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NFL Training Camp Notes: James to Undergo Foot Surgery

It's the calm before the storm. So many storylines to unfold over the course of the upcoming regular season, and we're only a week away from "dress rehearsal" games getting underway in Week 3 of the exhibition slate. We find ourselves entering the depths of "draft season" in the fantasy football community, at the turn of the second and third full weeks of August. Which seventh-round rookie will rise to fantasy glory? Which household names will fall off the map? We know that the 2018 postseason only contained five of 12 teams from the prior year's tournament, so which teams will drop out of the playoff picture and which will jump from worst to first? Many of the clues are unearthed right here, in the preseason. Are you ready for some football?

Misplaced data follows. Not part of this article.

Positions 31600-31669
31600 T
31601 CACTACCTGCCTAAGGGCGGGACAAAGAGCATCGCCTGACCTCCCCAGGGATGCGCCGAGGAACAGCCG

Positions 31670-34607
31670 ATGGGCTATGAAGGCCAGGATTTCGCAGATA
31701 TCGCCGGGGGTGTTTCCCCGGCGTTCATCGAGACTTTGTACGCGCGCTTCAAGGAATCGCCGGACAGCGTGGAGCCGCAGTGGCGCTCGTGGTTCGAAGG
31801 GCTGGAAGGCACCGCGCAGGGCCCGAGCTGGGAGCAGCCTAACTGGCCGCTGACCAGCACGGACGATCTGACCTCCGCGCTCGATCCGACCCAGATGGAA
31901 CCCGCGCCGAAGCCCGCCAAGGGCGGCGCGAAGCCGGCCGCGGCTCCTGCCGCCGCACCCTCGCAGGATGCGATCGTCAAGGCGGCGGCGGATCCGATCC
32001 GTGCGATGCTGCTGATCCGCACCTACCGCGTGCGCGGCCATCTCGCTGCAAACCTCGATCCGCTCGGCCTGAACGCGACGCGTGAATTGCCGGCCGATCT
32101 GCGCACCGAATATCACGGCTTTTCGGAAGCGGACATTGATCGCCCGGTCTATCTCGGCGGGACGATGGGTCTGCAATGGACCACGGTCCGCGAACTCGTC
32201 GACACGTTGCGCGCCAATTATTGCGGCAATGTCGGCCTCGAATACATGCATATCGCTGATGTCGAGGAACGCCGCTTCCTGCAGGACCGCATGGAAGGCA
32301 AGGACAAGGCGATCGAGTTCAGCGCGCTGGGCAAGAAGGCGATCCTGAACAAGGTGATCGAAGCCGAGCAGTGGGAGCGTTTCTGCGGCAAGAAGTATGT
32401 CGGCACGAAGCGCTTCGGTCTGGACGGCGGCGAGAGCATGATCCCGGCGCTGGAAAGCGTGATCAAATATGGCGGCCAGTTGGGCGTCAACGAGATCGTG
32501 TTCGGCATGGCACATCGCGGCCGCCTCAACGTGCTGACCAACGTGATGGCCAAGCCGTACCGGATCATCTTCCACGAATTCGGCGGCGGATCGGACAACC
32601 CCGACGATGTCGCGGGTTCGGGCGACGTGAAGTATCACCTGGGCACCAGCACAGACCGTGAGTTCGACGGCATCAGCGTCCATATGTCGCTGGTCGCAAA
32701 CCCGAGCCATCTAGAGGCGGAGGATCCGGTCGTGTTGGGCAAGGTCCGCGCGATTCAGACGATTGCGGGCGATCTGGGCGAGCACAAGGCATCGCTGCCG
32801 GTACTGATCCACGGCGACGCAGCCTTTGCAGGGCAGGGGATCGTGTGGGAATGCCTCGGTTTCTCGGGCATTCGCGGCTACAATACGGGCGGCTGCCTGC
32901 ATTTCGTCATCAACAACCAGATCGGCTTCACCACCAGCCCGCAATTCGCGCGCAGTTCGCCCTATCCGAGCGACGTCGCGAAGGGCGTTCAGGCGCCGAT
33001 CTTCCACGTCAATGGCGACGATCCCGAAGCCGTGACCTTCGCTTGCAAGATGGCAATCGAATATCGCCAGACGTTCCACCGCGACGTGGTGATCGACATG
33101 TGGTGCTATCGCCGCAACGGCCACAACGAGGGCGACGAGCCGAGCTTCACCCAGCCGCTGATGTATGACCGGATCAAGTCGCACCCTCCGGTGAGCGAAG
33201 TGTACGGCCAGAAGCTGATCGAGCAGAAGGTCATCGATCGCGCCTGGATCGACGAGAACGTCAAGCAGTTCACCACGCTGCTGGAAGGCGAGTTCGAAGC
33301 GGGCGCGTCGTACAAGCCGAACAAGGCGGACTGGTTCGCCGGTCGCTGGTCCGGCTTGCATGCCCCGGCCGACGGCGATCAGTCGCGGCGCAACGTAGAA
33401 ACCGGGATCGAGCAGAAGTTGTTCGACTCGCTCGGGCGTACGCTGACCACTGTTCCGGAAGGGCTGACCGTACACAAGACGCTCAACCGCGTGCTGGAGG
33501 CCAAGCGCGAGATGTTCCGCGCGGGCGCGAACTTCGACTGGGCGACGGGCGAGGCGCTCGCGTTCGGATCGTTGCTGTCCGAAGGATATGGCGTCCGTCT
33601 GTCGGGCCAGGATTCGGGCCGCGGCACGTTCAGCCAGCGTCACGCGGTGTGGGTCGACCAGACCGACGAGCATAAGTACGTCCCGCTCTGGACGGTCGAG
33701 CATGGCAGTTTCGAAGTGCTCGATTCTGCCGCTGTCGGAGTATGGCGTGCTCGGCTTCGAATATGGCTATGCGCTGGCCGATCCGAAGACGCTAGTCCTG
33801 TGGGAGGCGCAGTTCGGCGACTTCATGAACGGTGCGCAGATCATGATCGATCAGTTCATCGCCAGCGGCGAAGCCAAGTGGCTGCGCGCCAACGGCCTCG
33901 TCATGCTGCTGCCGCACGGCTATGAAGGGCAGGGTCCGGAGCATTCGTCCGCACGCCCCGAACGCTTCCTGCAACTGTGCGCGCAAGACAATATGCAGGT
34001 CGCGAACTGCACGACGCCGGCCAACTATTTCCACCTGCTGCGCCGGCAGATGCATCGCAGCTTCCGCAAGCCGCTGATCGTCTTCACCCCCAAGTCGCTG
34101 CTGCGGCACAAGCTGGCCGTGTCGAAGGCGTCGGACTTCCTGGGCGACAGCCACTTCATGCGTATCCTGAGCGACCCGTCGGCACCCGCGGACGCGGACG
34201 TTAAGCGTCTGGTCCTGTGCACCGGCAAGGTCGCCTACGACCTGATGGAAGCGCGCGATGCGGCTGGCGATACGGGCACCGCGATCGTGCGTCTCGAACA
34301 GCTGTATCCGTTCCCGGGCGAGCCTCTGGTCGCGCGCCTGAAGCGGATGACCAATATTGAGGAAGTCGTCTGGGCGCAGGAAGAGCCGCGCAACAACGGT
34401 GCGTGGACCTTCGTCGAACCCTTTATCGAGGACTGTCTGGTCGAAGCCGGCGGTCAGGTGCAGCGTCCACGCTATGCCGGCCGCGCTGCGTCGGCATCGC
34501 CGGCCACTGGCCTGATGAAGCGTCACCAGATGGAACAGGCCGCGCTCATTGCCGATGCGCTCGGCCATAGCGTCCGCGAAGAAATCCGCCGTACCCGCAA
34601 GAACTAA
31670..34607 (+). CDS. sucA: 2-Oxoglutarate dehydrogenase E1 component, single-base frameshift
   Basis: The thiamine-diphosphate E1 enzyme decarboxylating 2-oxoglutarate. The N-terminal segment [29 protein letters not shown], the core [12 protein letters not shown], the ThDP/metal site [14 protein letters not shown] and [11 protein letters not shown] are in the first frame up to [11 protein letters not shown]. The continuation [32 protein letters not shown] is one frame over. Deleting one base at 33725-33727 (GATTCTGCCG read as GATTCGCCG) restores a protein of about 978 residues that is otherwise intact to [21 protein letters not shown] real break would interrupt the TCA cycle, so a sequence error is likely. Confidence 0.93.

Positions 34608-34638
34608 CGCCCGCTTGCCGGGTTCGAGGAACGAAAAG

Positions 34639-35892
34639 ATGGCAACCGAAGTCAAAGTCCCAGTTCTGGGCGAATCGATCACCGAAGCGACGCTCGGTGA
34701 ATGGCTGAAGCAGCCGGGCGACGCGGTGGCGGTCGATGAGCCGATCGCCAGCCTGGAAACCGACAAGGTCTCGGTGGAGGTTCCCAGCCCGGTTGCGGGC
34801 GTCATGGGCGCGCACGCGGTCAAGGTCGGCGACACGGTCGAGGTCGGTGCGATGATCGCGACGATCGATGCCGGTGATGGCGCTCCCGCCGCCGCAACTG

The Los Angeles Super Chargers defense took a shot across the bow this week, with All-Pro safety Derwin James (the first rookie All-Pro in franchise history) suffering a stress fracture in the fifth metatarsal of his right foot, and being recommended for surgery with Dr. Robert Anderson. It is expected that last year's No. 17 overall pick will make a full recovery, but the procedure and subsequent rehabilitation is projected to hold him out until at least mid-November. Despite the profound skill and depth that the Chargers possess on that side of the ball, this is a loss that could have serious implications on not only the defense's ability to slow down the pass, but perhaps its ability to operate as a whole. James is one of the NFL's most complete safeties, and simply-put, a phenom. On the NFL Network's "Top 100 Players of 2019," James was voted by his peers to be the 31st-best overall player in the entire league – before turning 23-years-old. As a rookie he contributed in all facets of the game, amassing 105 tackles, six QB hits, and 3.5 sacks, as well as four tackles for loss, 13 pass deflections and three interceptions. Yup, a phenom. He'll be sorely missed in the interim, but Los Angeles will patch together a safety pairing of Rayshawn Jenkins and Adrian Phillips (a utility defender who earned a Pro-Bowl nod himself in 2018) while praying to get James back for the stretch run.